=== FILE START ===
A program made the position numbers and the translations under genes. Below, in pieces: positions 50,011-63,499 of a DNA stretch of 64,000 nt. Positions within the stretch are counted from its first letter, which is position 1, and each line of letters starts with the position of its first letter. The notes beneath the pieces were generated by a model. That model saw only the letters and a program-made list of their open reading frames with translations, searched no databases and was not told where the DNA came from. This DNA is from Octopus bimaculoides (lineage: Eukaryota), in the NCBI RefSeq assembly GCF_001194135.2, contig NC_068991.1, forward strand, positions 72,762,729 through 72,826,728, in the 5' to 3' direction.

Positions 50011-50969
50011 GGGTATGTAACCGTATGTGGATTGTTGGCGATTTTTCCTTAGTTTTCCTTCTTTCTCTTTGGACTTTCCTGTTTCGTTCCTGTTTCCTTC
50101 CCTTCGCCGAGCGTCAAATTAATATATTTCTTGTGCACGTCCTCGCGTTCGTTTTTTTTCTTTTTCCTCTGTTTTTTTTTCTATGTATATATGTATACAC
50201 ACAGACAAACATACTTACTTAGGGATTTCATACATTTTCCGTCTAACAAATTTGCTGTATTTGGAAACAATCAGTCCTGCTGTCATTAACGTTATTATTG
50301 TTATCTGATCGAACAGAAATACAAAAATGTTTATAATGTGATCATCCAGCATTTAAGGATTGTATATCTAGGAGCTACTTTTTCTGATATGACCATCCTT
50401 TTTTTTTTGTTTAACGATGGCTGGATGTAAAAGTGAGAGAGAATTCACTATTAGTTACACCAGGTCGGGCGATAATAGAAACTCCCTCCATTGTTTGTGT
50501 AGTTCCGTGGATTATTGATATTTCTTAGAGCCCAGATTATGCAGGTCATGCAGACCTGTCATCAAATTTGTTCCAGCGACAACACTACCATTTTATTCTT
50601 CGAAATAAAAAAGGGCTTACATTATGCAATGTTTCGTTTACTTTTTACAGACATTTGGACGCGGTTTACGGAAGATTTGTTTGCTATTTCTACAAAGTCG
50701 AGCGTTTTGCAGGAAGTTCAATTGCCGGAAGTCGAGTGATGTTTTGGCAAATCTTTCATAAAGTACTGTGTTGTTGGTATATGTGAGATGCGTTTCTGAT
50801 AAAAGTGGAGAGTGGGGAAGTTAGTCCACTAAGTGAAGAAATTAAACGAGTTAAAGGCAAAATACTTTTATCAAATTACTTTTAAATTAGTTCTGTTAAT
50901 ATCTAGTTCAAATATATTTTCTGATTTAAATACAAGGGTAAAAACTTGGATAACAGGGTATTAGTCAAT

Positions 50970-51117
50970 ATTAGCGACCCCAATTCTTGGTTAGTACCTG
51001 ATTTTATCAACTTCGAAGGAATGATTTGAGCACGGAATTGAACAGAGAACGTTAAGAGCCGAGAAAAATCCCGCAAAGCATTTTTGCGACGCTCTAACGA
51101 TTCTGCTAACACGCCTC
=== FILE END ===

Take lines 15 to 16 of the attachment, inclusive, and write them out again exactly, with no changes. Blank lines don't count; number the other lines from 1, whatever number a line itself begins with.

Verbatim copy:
51001 ATTTTATCAACTTCGAAGGAATGATTTGAGCACGGAATTGAACAGAGAACGTTAAGAGCCGAGAAAAATCCCGCAAAGCATTTTTGCGACGCTCTAACGA
51101 TTCTGCTAACACGCCTC